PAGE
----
CBI Diversity

The UMass CBI community prides itself on being a highly interactive and inclusive group that fosters excellent CBI training and research.

  • The benefits of CBI training are available to all UMass graduate students who choose to pursue the CBI curriculum.
  • Through a combination of NIH funding and matching funds provided by UMass, CBI Traineeships are available to both US and international students, on a competitive basis.
  • Fully 100% of CBI labs are involved in training undergraduate and/or graduate students from under-represented groups, and many CBI program members and alumni are from traditionally underrepresented groups on the basis of ethnicity, disability and/or economic disadvantage. This commitment to training individuals from underrepresented groups promotes diversity in the workforce and encourages an inclusive environment that is comfortable and conducive for the training experience.
  • The CBI Program has historically demonstrated a strong commitment to support students who are traditionally underrepresented in the STEM fields. In fact, about half of the underrepresented students affiliated with the CBI Program in the past five years have received funding.
  • With a number of programs designed to foster success, UMass is a destination of choice for students from under-represented groups to pursue graduate education in STEM disciplines:
    • Disability Services is committed to full access for all persons at UMass Amherst, and promotes the empowerment of people with disabilities and their full integration into campus life and the community.
    • PREP funds one-year post-baccalaureate internships to bridge to graduate school.
    • NEAGEP and IMSD provide mentoring and graduate fellowships.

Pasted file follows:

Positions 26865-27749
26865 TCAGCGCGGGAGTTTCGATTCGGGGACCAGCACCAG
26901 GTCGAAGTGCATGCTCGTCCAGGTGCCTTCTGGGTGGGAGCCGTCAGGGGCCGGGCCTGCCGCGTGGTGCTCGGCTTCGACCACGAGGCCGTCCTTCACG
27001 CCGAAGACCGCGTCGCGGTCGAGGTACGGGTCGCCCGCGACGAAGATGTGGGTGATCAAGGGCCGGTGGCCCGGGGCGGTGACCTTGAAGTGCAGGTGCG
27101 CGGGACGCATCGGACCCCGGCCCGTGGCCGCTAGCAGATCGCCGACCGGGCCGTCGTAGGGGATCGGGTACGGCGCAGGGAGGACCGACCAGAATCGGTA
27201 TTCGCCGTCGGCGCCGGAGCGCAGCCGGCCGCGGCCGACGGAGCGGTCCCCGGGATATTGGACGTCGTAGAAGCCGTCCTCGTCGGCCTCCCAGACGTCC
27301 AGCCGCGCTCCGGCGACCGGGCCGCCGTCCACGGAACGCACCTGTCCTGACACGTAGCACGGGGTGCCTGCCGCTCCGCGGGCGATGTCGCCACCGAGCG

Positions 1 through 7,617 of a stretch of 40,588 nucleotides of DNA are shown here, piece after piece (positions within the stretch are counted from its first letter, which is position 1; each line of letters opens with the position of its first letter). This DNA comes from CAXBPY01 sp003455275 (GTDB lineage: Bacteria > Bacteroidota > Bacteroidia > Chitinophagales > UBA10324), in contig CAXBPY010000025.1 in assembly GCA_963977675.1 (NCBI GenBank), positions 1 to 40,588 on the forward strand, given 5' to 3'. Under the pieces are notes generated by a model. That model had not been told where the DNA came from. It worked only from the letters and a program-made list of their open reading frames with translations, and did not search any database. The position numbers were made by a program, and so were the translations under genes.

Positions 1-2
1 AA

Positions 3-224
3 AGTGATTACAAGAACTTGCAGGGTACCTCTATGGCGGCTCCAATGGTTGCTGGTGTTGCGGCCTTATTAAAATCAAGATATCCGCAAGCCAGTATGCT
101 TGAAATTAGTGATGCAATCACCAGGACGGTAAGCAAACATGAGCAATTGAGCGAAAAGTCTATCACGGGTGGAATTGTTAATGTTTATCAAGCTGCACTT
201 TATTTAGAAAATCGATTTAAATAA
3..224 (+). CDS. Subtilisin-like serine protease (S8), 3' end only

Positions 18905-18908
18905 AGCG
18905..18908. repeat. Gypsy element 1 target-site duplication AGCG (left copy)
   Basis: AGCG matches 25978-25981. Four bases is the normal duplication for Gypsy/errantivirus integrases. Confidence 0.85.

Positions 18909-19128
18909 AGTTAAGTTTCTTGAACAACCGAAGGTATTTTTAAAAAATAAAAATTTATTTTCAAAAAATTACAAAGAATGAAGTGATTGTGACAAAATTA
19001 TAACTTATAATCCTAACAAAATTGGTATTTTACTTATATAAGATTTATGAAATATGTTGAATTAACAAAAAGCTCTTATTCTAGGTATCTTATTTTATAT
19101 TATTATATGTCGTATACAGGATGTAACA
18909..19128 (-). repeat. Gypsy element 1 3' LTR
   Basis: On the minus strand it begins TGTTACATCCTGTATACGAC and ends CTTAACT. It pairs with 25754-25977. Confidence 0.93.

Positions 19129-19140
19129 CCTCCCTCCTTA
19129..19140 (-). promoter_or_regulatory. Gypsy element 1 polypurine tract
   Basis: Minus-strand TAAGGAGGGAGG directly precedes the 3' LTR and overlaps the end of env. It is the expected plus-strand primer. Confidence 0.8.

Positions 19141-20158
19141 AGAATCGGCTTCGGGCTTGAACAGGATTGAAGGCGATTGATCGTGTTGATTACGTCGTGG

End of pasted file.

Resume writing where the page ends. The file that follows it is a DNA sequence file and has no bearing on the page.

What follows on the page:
• STEM Diversity Institute (SDI) oversees these and other programs promoting success for a variety of under-represented groups at all levels, undergraduate through faculty.
At UMass Beyond
Disability Services at UMass Institute for Accessible Science (IAS)
Stem Diversity Institute at UMass (SDI) AccessSTEM, University of Washington
The Northeast Alliance for Graduate Education and the Professoriate at UMass (NEAGEP) Association on Higher Education and Disability (AHEAD)
The Initiative for Maximizing Student Development at UMass (IMSD) NIGMS Division of Training, Workforce Development, and Diversity (TWD)
Postbaccalaureate Research Education Program at UMass (PREP) ACS Diversity Resources
Summer Program for Undergraduate Research at UMass (SPUR) Health Resources and Services Administration (HRSA)
Research Experiences for Undergraduates at UMass (REU) NRSA Individual Predoctoral Fellowships to Promote Diversity in Health-Related Research


Why are the CBI community and NIH committed to training individuals from underrepresented groups? 
The answer from NIH  (http://grants.nih.gov/grants/guide/pa-files/PA-08-226.html):